Today, President Trump signed into law H.R. 3364, the “Countering America’s Adversaries Through Sanctions Act”. The general press is covering this story by writing about Russia’s initial retaliation taking the form of cutting the staff authorized at the U.S. embassy in Moscow and the seizure of certain U.S. diplomatic property within Russia. When it comes to international traders, the impact on dealing with Russia, but also Iran and North Korea, takes the form of enhanced compliance efforts.
The new law will provide more in the way of direct and indirect sanctions. A direct sanction arises because the person (or company/entity) is listed by one of the relevant U.S. agencies on the appropriate blocked persons list. A secondary sanction arises because a blocked person (individual or entity) owns or has a controlling ownership in a company not otherwise listed as blocked. Of course, additional headaches exist when there is U.S. content in the good being sold, so the impact is on both exports and imports. (more…)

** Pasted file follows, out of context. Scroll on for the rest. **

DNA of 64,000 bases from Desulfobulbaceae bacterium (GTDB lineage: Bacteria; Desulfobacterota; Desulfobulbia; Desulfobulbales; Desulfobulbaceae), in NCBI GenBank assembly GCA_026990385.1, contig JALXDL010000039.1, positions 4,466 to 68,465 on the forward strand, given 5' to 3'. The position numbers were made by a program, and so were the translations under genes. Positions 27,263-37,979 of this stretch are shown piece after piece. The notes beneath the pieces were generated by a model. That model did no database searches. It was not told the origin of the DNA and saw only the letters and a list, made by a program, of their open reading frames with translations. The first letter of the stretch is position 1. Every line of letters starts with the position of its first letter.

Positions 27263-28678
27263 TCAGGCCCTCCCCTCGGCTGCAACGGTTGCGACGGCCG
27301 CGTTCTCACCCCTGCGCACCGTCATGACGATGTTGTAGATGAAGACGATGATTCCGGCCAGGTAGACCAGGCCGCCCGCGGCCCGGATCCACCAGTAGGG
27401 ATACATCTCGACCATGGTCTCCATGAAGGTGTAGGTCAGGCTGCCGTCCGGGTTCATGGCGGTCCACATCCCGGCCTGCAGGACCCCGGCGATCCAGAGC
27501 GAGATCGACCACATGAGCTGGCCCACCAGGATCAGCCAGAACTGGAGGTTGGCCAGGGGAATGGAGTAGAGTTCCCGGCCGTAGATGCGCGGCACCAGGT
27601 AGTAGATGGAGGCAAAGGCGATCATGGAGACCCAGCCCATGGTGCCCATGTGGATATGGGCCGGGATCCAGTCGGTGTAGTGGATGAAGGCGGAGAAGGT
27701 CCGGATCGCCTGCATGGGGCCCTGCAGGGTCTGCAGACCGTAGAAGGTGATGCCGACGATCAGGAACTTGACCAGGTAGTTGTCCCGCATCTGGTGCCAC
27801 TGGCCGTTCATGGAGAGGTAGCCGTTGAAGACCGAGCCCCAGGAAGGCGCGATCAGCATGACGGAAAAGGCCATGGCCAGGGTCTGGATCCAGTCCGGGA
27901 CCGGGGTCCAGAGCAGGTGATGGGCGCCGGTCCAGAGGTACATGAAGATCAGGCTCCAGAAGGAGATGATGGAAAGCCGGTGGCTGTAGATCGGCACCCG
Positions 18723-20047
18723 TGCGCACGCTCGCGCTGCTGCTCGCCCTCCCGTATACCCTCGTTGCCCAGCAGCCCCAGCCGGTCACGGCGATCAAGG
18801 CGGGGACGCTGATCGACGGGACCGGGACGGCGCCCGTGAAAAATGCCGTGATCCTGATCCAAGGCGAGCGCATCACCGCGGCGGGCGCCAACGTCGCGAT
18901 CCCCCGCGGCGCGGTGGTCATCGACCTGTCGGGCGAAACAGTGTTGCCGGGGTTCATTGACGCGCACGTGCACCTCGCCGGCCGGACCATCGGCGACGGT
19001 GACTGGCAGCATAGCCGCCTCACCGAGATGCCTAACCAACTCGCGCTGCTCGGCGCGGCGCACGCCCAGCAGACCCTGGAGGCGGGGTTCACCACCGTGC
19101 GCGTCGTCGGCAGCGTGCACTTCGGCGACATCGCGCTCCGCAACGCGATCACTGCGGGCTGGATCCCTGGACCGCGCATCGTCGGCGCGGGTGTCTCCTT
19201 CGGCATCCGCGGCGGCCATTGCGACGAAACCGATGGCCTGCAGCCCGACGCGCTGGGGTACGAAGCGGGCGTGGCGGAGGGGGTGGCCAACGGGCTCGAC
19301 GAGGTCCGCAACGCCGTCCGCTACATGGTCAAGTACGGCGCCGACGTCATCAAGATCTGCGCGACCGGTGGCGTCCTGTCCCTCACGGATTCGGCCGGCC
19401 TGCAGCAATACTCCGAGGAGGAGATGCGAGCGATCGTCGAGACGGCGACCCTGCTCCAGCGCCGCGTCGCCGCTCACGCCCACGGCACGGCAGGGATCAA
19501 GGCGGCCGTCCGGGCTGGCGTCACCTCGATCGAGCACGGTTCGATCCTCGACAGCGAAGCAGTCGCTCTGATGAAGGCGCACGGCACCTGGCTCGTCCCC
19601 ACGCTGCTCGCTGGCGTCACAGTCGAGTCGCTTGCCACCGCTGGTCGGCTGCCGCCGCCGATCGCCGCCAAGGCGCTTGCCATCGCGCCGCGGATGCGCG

By Kevin Friedmann
Are you concerned about whether Nasdaq’s change of control rule will limit the size of your public offering? According to the Nasdaq staff, you don’t need to worry about this, as long as you have a bona fide public offering.
Nasdaq Listing Rule 5635(b) provides that shareholder approval is required prior to the issuance of securities when the issuance or potential issuance will result in a change of control of the company. According to Nasdaq, a change of control would occur when, as a result of the issuance, an investor or a group would own, or have the right to acquire, 20% or more of the outstanding shares of common stock or voting power and such ownership or voting power would be the largest ownership position (the “Change of Control Rule”). See Nasdaq FAQ ID#195.
Nasdaq Listing Rule 5635(d) provides that shareholder approval is required for the issuance of common stock (or securities convertible into or exercisable for common stock) equal to 20% or more of the common stock or 20% or more of the voting power outstanding before the issuance for less than the greater of book or market value of the stock (the “Private Placement Rule”). Under the Private Placement Rule, however, shareholder approval is not required for a “public offering.” (more…)
By Jaclyn Granet and Frida Glucoft
July 31, 2017